The lure of the Smoky Mountains is obvious. Yet for years it had been an annual ritual of ours to check some guide books about the region out of the library during the winter months, do some reading, look at pictures…and then decide to go somewhere else.
Why? Because the Smoky Mountains don’t have peaks, I guess. They look like hills.
We observed the same ritual this winter while adding an important new twist. We went.
It was a road trip, and we covered 3,200 miles before we were through, visiting the urban areas of Davenport, St. Louis, Nashville, Asheville, and Louisville and countless small towns along the way. We stopped by the graves of William Boroughs and Carl Sandburg (neither of whom I’ve read) and the oldest church west of the Allegheny Mountains, which happens to be a French-Canadian structure in SE Illinois built in 1799.
We arrived there on a Sunday morning just as the service was letting out, and a member of the congregation explained to us a little about the Latin Mass still in use there. By in large the congregation was elderly, and the women had pieces of lace draped over their heads.
On another day we spent a few hours in the largest labyrinth of caves the earth has to offer, tracked down Gethsemanie Abbey in rural Kentucky, where Thomas Merton wrote most of his books (I have read a few of those), spotted a summer tanager in a tree above Abe Lincoln’s boyhood home (see photo above), and ate dinner at the Old Talbot Tavern in Bardstown, where Lincoln, Andrew Jackson, John James Audubon, George Rogers Clark, and General Patton once dined—though not at the same time.
To this distinguished list of guests we ought to add Louis-Philippe I, who became the last King of France after the restoration of the monarchy in 1830. During the revolutionary years he spent some time in exile touring the United States, and on October 17, 1797, he booked a suite of rooms there.
We stayed that night in a dismal mom-and-pop motel across the street from the estate where Stephen Foster wrote “My Old Kentucky Home.” The next morning we went over to wander the grounds. We met up with the site manager by chance and she filled us in on all the doin’s in nearby Louisville associated with the soon-to-be-run Kentucky Derby. The steamboat race was over, but the Pegasus Parade and other wild events were set to take place before the races the next day.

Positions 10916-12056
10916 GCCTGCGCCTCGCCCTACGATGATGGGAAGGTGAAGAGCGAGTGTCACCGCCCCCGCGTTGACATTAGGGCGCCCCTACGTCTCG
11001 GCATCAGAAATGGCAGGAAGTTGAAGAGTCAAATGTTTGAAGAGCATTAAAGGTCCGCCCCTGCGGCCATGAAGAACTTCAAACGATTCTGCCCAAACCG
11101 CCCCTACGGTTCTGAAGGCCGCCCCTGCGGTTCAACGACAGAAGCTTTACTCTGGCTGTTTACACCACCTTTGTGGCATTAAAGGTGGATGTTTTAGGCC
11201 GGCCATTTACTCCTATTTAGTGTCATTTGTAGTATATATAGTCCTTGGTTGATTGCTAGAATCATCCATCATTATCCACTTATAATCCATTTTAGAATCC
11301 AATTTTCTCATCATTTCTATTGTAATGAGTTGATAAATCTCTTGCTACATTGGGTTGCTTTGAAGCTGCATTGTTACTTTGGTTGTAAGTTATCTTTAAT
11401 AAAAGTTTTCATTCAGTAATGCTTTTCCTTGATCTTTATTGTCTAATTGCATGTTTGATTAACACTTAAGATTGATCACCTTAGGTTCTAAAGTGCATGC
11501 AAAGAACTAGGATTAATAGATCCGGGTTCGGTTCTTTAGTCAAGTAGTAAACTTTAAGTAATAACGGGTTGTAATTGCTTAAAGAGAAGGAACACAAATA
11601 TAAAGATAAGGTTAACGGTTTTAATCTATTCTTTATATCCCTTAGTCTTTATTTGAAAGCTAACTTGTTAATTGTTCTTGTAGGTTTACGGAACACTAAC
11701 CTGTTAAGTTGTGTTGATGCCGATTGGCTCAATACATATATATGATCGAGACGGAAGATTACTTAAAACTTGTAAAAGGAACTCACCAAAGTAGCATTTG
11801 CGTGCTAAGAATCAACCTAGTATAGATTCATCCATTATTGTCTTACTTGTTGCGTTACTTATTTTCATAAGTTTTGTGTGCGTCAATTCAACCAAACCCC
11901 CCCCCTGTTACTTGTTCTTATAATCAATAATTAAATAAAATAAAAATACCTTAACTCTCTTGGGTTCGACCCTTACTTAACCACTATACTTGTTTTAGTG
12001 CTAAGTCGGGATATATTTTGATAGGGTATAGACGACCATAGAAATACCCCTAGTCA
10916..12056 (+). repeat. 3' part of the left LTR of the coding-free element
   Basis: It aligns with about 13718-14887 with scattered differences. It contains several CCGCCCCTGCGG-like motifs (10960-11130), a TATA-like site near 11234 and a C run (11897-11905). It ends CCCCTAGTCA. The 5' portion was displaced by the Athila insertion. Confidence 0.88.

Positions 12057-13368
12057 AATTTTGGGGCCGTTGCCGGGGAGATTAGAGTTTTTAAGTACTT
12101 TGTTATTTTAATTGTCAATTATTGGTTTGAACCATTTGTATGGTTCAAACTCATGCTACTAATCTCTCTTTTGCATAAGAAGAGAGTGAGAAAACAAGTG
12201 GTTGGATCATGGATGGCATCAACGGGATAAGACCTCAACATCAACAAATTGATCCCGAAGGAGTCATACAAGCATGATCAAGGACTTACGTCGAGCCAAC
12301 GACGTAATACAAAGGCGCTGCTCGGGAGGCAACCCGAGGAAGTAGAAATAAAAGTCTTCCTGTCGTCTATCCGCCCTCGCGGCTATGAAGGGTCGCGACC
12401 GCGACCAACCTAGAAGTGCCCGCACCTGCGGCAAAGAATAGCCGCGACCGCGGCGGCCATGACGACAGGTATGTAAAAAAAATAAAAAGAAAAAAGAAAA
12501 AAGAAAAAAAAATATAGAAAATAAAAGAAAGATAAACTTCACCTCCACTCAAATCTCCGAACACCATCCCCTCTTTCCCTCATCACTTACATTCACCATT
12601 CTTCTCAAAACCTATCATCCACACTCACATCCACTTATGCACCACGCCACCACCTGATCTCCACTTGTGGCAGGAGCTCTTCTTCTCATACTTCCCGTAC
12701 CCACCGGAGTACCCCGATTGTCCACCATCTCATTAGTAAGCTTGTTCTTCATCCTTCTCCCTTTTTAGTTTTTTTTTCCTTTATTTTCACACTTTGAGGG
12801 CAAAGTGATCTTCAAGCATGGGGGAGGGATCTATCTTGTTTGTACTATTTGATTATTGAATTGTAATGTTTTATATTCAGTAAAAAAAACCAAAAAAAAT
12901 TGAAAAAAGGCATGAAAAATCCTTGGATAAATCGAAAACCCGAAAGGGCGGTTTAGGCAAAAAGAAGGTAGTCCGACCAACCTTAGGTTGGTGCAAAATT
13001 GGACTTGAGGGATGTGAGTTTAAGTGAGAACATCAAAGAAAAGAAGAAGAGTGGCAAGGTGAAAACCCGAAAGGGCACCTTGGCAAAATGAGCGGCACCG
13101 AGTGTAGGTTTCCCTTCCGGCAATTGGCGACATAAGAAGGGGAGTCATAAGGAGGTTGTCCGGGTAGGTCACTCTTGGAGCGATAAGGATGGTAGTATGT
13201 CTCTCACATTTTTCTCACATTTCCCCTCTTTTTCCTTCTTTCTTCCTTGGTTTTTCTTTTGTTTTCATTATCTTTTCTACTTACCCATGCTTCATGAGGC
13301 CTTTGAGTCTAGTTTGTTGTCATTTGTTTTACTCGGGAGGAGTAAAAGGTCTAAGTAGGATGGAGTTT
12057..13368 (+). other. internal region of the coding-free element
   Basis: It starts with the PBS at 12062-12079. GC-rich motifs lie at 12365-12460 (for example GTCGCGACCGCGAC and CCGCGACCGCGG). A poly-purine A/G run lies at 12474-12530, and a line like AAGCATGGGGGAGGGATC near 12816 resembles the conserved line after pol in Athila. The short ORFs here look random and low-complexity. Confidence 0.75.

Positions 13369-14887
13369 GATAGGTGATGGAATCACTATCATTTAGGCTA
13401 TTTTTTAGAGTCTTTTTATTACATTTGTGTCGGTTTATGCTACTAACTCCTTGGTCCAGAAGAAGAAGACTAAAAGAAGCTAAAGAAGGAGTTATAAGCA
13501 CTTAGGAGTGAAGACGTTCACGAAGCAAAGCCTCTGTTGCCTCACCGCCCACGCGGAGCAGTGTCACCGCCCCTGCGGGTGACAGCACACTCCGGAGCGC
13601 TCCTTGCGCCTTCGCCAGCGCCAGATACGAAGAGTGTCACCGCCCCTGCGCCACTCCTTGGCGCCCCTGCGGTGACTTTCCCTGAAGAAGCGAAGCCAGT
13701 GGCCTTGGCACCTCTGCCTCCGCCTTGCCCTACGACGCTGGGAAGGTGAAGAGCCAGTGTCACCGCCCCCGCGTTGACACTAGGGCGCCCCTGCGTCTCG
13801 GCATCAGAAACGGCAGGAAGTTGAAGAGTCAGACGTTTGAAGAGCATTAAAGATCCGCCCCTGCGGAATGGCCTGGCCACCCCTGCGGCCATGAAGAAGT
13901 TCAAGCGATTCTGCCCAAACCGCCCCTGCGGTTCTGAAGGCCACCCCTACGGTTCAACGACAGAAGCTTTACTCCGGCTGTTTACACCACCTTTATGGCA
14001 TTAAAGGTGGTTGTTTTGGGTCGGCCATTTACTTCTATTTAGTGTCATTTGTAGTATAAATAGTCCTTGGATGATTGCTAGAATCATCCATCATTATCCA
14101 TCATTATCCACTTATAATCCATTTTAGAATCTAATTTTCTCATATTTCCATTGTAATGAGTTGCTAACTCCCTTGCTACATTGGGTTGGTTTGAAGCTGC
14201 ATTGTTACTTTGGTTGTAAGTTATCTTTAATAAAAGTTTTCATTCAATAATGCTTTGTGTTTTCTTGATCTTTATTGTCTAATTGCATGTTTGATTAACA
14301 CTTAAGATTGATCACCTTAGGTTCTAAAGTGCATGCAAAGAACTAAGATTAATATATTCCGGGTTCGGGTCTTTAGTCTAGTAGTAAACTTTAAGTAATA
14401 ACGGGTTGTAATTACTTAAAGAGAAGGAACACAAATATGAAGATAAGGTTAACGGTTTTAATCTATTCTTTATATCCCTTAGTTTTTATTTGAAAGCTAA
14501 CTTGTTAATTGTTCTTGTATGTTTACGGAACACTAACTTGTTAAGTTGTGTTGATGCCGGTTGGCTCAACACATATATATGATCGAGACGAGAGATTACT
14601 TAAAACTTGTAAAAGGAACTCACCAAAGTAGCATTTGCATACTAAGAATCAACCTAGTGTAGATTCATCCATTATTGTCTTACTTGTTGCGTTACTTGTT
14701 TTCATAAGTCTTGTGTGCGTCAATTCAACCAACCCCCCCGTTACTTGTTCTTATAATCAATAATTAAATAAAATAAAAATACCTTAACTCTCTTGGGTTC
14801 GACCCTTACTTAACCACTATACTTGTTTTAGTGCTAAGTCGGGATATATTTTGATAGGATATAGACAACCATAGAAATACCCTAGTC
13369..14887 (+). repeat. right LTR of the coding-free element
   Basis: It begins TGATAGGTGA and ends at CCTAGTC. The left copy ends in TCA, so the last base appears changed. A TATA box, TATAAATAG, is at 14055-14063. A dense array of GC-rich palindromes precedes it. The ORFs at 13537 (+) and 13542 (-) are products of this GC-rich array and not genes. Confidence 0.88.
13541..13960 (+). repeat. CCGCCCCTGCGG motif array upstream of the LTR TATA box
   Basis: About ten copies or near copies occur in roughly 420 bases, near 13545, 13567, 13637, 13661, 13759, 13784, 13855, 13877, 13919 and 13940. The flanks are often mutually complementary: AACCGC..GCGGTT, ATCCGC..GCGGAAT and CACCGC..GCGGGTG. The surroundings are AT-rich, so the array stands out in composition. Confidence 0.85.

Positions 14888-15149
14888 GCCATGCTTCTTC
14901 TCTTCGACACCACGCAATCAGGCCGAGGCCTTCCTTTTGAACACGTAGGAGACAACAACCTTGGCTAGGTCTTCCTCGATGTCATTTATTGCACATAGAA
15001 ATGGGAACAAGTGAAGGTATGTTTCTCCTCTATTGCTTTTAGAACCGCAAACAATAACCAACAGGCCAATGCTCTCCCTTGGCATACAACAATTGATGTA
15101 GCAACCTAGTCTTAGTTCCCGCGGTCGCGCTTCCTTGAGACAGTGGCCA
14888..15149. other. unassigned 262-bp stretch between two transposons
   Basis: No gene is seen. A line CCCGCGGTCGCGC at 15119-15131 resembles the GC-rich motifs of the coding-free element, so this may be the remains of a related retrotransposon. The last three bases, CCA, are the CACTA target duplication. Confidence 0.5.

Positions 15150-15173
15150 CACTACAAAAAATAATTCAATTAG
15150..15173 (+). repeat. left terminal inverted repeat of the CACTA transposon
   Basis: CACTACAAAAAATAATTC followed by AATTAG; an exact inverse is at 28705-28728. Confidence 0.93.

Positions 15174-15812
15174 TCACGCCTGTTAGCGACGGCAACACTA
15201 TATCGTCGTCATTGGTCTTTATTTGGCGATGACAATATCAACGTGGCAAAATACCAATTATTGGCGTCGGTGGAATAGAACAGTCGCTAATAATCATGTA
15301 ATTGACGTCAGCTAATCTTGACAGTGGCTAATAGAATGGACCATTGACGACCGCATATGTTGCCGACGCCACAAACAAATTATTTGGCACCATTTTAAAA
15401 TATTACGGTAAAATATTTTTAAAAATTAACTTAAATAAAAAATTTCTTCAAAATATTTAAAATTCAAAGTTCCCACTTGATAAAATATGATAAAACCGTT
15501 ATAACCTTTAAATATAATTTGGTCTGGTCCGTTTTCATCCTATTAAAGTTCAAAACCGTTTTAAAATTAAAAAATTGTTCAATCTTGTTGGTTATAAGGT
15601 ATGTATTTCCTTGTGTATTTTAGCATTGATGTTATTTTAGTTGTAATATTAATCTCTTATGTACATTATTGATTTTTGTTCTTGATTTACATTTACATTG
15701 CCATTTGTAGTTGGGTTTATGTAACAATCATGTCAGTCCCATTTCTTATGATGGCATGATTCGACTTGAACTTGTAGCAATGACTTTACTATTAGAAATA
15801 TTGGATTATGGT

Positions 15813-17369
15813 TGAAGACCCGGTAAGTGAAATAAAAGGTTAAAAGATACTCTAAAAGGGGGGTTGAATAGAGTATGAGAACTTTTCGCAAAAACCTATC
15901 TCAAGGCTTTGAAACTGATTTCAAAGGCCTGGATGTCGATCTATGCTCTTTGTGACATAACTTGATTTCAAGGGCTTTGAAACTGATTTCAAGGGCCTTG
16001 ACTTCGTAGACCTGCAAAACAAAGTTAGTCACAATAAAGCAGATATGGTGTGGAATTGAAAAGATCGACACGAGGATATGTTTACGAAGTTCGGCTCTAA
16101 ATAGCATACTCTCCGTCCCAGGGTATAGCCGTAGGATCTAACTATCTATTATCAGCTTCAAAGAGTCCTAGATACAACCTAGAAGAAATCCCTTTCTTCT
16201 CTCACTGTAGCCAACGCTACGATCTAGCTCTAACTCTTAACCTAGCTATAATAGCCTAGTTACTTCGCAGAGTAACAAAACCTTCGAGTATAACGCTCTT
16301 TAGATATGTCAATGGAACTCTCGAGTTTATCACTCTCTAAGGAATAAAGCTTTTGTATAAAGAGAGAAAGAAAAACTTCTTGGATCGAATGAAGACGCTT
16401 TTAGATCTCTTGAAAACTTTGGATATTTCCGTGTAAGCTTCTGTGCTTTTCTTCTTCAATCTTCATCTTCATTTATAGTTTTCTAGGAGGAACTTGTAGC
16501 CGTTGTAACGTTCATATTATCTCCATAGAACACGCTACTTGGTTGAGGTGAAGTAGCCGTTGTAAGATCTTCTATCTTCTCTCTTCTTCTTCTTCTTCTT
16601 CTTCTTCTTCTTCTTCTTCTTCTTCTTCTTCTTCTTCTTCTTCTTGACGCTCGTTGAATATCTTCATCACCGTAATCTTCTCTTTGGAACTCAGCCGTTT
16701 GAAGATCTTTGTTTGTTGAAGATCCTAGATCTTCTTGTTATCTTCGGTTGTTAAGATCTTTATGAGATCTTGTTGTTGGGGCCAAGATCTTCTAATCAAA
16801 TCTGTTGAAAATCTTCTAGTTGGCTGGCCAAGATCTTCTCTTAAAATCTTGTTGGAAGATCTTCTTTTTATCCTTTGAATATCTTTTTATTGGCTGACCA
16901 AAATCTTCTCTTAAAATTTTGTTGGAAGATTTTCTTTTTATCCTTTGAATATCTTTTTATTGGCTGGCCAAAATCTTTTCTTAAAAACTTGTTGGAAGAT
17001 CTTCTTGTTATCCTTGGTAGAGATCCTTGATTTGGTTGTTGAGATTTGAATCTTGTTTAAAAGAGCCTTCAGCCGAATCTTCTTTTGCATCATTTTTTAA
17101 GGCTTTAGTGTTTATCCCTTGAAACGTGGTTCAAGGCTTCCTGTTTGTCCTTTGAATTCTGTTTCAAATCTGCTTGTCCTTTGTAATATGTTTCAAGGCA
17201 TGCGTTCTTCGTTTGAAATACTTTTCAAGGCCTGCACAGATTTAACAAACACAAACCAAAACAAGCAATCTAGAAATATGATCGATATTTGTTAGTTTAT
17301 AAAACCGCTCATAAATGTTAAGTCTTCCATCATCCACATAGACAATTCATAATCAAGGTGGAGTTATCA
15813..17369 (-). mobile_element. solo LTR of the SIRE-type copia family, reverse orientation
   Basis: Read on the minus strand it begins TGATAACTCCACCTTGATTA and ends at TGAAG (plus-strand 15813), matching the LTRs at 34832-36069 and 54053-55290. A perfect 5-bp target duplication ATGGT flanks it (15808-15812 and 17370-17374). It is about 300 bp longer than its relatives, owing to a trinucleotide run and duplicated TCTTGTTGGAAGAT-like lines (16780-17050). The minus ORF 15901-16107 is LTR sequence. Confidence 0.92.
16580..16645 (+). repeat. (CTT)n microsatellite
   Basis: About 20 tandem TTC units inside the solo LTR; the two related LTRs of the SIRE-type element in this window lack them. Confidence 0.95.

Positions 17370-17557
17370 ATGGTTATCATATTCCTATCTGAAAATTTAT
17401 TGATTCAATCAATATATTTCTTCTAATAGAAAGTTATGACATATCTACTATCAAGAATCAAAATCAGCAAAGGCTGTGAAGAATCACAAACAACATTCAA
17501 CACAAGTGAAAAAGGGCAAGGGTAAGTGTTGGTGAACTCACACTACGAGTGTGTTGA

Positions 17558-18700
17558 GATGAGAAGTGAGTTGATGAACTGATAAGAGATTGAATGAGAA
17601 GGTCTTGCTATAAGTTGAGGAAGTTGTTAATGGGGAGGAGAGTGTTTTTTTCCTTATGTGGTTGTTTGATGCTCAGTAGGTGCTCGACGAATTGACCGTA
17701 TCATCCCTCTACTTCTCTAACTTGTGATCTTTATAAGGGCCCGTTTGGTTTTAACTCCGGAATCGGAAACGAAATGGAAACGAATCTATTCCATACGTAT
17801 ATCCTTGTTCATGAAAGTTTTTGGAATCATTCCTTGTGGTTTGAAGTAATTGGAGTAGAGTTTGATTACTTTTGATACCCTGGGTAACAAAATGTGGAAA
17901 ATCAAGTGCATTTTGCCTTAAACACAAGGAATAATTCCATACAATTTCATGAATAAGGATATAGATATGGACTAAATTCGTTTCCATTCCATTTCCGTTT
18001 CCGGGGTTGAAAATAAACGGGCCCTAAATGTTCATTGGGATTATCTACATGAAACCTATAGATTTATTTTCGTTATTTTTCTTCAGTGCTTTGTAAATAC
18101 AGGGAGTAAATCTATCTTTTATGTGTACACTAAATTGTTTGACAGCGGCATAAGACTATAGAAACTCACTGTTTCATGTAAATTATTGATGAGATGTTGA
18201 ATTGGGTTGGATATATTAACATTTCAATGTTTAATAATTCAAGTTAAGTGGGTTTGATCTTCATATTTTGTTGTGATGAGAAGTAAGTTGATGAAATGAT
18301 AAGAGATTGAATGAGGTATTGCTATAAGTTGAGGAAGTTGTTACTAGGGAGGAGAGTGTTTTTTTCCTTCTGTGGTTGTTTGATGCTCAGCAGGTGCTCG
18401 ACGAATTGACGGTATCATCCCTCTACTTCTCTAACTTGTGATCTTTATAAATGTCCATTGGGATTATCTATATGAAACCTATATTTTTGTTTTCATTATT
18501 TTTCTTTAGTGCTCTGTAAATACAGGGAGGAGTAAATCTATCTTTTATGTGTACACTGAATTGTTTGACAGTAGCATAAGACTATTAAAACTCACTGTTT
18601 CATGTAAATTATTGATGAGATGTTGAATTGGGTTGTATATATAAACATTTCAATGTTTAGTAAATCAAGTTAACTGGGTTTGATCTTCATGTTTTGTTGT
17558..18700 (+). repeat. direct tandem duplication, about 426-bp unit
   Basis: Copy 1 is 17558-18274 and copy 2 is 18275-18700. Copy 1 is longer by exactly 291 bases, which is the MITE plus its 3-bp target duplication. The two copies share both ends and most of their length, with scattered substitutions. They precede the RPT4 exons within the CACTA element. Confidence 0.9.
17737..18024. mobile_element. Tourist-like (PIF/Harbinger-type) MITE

“All the Louisville basketball players will be in the parade.”
“They didn’t do too badly this year,” I said.
“Yeah,” she replied, “but I’m a Kentucky fan.”
“Well, we’re from Minnesota,” I said. “We’ve been milking the skills of your cast-off, Tubby Smith, for quite some time, without much luck. He was let go just recently.”
“Yeah, I feel so sorry for y’all,” she cracked a mischievous smile.
I told her we’d eaten at the Talbot Tavern and she said, “You know, Jesse James ate there.”
I said, “I didn’t know that. They sure have a lot of bourbons on the menu—“
“Well, Bardstown is the Bourbon capital of the world.”
“But I was looking for the bourbon my parents used to drink and couldn’t find it. It’s probably too cheap. Old Crow.”
She laughed. “My daddy used to drink that too.”
She recommended that we drive out to the Heaven Hill distillery on the edge of town, which has a visitor center. It wasn’t open yet, but we did get a chance to see the Baudoinia compniacensis, a black fungus that grows at the base of the warehouse buildings as a natural result of the maturing process.
An hour later we were walking the streets of downtown Louisville. I was impressed by the vast expanse of the Ohio River, the multi-colored façade of the Muhammad Ali Center, and the post-modern gleam of the Humana Tower across the street. We headed for the warehouse row a few blocks down and came upon an Arts and Crafts museum. With less than an hour in the meter and 375 miles still to drive, we skipped the museum and took a look around the gift shop, where the friendly clerk filled us in on the exhibits. One was devoted to ceramic bourbon containers—designed to make it easier to sneak drinks into the Derby infield, I guess.
More interesting, perhaps, was a display of woodcuts by Harlan Hubbard. I noticed that the accompanying book had a foreword by Wendell Berry.
“Isn’t he wonderful,” the clerk purred.
“And what about these hats?” I asked. “It’s a Derby thing, right? Do people really buy them.”
“We’ve sold a few.”
“We have just the most superficial notions about all this Derby business…” I said.
“It is superficial,” she replied. “Very superficial.”
We told her we’d been to Mammoth Cave and Gethsemanie Abbey, and she said, “I’ve spent my entire life in Kentucky. I live in the house I was born in. But I’ve never been to those places. My world is my zipcode.”